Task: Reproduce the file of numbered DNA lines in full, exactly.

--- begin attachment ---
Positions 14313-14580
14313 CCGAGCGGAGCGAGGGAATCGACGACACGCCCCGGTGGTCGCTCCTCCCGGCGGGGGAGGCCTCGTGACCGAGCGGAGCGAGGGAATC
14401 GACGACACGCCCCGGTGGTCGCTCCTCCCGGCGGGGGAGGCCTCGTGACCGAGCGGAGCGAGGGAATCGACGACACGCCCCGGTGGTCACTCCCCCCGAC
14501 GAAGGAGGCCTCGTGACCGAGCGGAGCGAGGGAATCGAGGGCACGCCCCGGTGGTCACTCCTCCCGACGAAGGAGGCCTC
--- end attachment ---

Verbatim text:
Positions 14313-14580
14313 CCGAGCGGAGCGAGGGAATCGACGACACGCCCCGGTGGTCGCTCCTCCCGGCGGGGGAGGCCTCGTGACCGAGCGGAGCGAGGGAATC
14401 GACGACACGCCCCGGTGGTCGCTCCTCCCGGCGGGGGAGGCCTCGTGACCGAGCGGAGCGAGGGAATCGACGACACGCCCCGGTGGTCACTCCCCCCGAC
14501 GAAGGAGGCCTCGTGACCGAGCGGAGCGAGGGAATCGAGGGCACGCCCCGGTGGTCACTCCTCCCGACGAAGGAGGCCTC